Somalia's transitional Prime Minister Ali Mohamed Ghedi has resigned.
Mr Yusuf (l) and his prime minister (r) have failed to secure peace
Mr Ghedi, who survived several assassination attempts in office, told MPs of his decision after speaking to President Abdullahi Ahmed Yusuf.
Mr Ghedi failed to quell the Islamist insurgency and was blamed for inviting Ethiopian troops onto Somali soil.
In the capital, shells struck for a third day, in the worst fighting for weeks between Ethiopian-Somali government troops and Islamist rebels.
On Sunday, thousands fled the capital, Mogadishu, after Ethiopian troops opened fire on protestors.
Salim Aliyow Ibrow - Mr Ghedi's deputy and a close friend - was appointed as acting prime minister, just moments after Mr Ghedi said he had "proudly" resigned.
The BBC's East Africa correspondent Karen Allen says that the prime minister's political future has for some time hung in the balance.
She says that despite efforts to salvage his job during talks at the weekend in Ethiopia, he has agreed to step down after pressure from within Somalia and the international community, in particular from the US.
In his address to the Somali parliament in Baidoa, Mr Ghedi denied he had come under outside pressure to step down.
"I was not forced to resign, it comes from me. I am not going anywhere and will be here with you as a legislator," he was reported as saying by the Reuters news agency.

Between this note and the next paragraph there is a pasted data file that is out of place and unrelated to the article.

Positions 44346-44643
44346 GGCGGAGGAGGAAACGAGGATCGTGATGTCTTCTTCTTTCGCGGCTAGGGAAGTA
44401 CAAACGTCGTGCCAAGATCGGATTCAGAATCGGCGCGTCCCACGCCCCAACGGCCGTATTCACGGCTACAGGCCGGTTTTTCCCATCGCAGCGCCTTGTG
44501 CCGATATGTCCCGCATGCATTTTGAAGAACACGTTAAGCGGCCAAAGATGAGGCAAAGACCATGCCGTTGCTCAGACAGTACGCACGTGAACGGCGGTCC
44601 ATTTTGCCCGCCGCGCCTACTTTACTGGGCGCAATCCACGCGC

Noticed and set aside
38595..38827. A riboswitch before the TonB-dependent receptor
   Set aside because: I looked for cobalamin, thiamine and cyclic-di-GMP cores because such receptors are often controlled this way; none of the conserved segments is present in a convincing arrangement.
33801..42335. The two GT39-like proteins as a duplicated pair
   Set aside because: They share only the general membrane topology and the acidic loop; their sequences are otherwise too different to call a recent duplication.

Mr Ghedi's resignation was swiftly accepted by President Abdullahi Yusuf.
The pair have had a fractured relationship fuelled by clan rivalries during the three years they have worked together in Somalia's transitional government.
Ghedi survived a number of assassination attempts
Mr Ghedi is from the Hawiye clan, which is dominant in Mogadishu and is the largest in the country.
President Yusuf is from the breakaway northern state of Puntland and comes from the Darod clan, the country's second largest.
They also fell out over oil contracts.
Observers say the fear is that with Mr Ghedi gone, the Hawiye will now be even more united in their opposition to Mr Yusuf's transitional government.
Aides close to the president said that the resignation was part of a deal to end what he called the political confusion in Somalia.
President Yusuf told parliament he welcomed the resignation "with respect to the situation the country is undergoing, the humanitarian catastrophe facing us and the longstanding deadlock among us".
The Ethiopians, seen as rivals by many Somalis, have been fighting alongside Somali troops to try and restore order to the fractured country, but many see them as inflaming tensions.
Somalia has been without an effective government since civil war began in 1991, but has seen a surge in violence since Ethiopian-backed government troops ousted Islamists last December.
The UN says some 400,000 people have fled the violence in Mogadishu in the past four months.